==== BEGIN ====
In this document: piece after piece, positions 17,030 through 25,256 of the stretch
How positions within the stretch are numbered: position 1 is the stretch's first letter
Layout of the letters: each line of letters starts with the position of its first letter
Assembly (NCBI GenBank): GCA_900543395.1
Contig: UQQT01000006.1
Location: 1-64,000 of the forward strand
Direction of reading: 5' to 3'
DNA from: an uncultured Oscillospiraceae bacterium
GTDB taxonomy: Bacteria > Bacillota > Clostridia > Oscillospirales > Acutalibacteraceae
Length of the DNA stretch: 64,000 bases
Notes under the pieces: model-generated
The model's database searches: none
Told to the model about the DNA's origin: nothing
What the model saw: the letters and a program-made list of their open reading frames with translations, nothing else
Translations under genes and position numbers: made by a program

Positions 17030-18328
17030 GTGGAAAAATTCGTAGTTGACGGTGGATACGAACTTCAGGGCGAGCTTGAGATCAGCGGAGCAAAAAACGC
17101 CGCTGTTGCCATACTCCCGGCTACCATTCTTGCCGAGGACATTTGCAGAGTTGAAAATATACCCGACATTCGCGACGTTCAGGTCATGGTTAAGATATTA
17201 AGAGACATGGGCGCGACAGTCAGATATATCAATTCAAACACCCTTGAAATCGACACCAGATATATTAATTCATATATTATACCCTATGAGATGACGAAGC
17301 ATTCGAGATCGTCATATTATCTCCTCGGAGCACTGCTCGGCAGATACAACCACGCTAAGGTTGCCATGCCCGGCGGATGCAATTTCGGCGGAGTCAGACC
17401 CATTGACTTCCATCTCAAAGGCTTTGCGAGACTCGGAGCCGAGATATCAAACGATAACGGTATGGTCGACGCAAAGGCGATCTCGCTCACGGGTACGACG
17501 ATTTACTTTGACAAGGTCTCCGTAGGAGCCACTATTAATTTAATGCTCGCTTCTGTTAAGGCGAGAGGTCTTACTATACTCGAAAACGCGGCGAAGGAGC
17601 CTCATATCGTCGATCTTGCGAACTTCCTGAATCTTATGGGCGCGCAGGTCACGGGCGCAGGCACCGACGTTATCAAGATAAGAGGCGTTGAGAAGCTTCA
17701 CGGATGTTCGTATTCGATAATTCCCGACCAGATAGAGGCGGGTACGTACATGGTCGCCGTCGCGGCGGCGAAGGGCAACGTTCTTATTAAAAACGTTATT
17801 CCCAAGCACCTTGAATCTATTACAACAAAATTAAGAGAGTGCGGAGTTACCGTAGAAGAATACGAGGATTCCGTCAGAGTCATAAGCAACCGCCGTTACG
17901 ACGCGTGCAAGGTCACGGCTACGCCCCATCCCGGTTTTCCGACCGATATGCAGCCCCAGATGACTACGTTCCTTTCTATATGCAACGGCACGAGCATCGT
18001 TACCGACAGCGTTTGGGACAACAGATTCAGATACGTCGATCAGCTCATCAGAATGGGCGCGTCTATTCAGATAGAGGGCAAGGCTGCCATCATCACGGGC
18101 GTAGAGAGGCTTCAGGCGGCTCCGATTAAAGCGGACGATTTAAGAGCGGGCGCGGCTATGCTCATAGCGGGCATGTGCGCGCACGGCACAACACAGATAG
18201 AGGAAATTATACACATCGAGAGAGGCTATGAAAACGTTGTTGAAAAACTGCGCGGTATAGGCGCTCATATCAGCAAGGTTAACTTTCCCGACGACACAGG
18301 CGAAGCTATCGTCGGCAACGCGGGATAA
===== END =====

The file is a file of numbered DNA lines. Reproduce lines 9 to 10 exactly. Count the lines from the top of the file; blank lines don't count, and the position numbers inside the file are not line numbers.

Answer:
GTDB taxonomy: Bacteria > Bacillota > Clostridia > Oscillospirales > Acutalibacteraceae
Length of the DNA stretch: 64,000 bases